CVRx procures $113M for heart failure implant trial

Barostim neo implant--Courtesy of CVRx

Homeostasis implant maker CVRx has picked up $113 million in new financing, which will be used primarily to complete a pivotal trial for its implant to treat heart failure.

The device, the Barostim neo, has a Humanitarian Device Exemption nod from the FDA and was accepted into the agency’s Expedited Access Pathway in November last year. It is implanted under the skin close to the collarbone and works by stimulating the body’s neural baroreflex system, which helps control blood flow. While neuromodulation is chiefly used to treat pain, CVRx is applying it to resistant hypertension and heart failure, which is characterized by the inability of the heart to pump enough blood to support the body.

In diseased states, the baroreflex loses its ability to regulate blood flow. Barostim neo modulates baroreceptors in the wall of the carotid artery, which activates the baroreflex through the afferent pathway of the autonomic nervous system. The brain responds by modulating efferent pathways, reducing excessive blood pressure by relaxing blood vessels and and slowing the heart rate.

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According to CVRx, the device is compatible with rhythm management implants and is a reversible treatment that can be switched on and off. It is CE marked for heart failure and resistant hypertension and has potential applications in chronic kidney disease.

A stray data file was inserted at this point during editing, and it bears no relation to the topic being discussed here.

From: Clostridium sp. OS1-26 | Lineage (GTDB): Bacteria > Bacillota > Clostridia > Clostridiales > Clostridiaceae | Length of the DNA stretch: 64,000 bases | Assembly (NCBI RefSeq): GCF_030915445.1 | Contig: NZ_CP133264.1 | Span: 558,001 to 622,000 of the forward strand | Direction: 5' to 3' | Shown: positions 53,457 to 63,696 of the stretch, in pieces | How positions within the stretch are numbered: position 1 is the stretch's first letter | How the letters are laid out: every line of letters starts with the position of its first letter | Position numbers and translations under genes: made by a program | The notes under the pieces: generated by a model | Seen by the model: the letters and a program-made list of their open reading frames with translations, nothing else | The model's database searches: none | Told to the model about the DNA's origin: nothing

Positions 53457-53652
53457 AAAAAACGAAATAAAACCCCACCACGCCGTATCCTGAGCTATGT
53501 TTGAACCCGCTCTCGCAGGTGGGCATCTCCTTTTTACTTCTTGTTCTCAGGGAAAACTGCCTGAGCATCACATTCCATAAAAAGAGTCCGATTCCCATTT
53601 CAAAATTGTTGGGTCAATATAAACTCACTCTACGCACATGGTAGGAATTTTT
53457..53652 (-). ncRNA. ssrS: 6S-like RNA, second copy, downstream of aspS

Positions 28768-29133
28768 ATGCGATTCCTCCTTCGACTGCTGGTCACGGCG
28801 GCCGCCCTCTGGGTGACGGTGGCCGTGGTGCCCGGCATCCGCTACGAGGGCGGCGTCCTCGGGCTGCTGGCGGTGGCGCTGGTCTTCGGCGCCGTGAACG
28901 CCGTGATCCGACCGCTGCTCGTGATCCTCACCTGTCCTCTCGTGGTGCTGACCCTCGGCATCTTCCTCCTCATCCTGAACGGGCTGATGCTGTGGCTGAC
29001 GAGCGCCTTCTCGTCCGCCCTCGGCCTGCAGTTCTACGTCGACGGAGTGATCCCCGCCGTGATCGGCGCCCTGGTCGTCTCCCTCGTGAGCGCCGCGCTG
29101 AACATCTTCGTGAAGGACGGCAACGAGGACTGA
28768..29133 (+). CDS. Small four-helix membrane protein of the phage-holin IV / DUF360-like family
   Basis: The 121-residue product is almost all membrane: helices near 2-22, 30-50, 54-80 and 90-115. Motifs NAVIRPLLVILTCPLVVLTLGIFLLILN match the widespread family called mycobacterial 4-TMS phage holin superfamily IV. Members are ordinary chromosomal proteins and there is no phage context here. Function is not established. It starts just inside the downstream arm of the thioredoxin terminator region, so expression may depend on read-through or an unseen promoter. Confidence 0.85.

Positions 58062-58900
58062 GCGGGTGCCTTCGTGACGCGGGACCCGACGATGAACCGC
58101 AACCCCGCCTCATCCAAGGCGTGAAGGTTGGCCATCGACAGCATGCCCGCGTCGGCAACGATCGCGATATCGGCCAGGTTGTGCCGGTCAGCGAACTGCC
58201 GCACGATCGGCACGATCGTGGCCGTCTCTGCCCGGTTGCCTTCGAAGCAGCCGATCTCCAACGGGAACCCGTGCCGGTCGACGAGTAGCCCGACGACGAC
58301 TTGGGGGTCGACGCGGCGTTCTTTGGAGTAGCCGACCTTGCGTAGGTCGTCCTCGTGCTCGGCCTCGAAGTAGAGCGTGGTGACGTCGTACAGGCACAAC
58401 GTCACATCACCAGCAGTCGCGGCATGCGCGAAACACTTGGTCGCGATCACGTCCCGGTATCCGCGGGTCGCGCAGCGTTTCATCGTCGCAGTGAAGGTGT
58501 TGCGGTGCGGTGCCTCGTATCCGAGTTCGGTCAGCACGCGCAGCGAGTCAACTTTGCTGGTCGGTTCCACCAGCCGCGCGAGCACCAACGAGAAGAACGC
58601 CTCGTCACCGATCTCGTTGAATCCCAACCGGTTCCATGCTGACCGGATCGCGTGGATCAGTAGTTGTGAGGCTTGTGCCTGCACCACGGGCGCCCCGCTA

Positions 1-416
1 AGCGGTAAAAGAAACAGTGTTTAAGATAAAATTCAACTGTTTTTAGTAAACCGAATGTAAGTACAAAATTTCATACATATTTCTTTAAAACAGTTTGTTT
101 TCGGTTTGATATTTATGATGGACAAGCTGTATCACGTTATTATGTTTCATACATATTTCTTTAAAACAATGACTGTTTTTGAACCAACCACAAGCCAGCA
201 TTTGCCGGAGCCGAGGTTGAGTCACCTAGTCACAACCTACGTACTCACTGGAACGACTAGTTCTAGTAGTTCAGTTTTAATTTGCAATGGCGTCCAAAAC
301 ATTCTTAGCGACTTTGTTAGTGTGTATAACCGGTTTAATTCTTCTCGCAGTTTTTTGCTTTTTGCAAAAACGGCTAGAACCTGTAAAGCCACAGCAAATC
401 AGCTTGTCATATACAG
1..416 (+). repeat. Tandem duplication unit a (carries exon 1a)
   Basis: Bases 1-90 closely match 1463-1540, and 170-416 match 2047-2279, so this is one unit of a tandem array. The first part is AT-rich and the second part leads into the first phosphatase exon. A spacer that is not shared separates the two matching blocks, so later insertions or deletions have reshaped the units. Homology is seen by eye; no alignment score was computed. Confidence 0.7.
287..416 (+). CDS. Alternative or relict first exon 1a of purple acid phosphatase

In this Series G, $93 million comes from equity financing, while the remaining $20 million comes from a new debt facility, the company said in a statement. Johnson & Johnson’s ($JNJ) venture arm JJDC was the lead investor, while existing investors New Enterprise Associates and Ysios BioFund also participated.

- here's the statement

Related Articles:
Endotronix raises $32M Series C for heart failure management
Medtronic launches heart failure management service in U.S.
NEA, JJDC-backed startup raises $46M+ to get heart failure device through Expedited Access Pathway
Cleveland Clinic: Under-mattress home vitals monitor predicts hospital readmission for heart failure

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